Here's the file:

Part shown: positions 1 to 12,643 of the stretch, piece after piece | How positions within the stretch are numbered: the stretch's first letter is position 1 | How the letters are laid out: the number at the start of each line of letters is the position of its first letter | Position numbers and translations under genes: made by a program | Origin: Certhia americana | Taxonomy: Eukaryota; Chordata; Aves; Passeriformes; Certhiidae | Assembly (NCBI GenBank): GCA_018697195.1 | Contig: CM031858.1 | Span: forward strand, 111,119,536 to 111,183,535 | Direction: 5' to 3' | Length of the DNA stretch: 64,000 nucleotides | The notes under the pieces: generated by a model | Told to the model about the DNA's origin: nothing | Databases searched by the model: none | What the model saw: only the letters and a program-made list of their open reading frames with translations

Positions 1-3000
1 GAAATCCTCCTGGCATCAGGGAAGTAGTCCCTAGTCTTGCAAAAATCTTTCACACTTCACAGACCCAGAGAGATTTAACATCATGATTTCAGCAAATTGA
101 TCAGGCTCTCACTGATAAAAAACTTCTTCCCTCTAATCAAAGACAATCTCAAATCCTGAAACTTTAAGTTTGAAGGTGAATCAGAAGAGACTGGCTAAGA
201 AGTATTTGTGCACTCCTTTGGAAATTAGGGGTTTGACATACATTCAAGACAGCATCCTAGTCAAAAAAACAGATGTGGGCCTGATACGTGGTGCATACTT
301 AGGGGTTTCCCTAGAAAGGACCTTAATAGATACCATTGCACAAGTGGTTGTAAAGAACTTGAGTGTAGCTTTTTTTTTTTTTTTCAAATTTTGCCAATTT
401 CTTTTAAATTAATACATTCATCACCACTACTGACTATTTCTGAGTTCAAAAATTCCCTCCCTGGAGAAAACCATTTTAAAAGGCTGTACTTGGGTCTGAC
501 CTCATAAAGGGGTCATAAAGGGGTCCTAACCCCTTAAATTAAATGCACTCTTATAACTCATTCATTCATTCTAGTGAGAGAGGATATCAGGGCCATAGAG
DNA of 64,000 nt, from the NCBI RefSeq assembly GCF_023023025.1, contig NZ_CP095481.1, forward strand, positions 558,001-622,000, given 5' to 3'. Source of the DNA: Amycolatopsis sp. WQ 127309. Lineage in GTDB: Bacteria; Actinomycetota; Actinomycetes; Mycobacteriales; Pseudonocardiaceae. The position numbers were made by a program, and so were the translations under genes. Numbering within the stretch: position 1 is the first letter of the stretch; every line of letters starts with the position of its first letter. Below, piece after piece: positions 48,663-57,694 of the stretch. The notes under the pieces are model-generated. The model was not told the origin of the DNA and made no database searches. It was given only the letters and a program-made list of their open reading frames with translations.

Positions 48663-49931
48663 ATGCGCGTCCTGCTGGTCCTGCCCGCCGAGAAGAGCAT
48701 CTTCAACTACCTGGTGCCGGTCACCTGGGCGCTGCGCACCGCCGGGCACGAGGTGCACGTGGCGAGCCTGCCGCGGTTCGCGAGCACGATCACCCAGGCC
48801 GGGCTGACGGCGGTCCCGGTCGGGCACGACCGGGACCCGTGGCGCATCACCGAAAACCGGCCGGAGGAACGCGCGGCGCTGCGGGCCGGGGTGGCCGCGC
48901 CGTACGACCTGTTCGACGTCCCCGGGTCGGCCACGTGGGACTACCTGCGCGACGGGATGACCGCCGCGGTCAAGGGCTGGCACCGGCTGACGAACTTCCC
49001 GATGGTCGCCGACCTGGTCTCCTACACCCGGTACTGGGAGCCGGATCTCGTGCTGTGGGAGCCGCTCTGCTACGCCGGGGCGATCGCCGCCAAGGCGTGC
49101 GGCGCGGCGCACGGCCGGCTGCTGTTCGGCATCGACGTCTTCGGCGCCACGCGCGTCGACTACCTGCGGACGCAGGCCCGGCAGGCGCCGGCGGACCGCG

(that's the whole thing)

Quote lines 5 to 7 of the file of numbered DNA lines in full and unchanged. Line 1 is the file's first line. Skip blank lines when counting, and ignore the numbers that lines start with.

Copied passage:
201 AGTATTTGTGCACTCCTTTGGAAATTAGGGGTTTGACATACATTCAAGACAGCATCCTAGTCAAAAAAACAGATGTGGGCCTGATACGTGGTGCATACTT
301 AGGGGTTTCCCTAGAAAGGACCTTAATAGATACCATTGCACAAGTGGTTGTAAAGAACTTGAGTGTAGCTTTTTTTTTTTTTTTCAAATTTTGCCAATTT
401 CTTTTAAATTAATACATTCATCACCACTACTGACTATTTCTGAGTTCAAAAATTCCCTCCCTGGAGAAAACCATTTTAAAAGGCTGTACTTGGGTCTGAC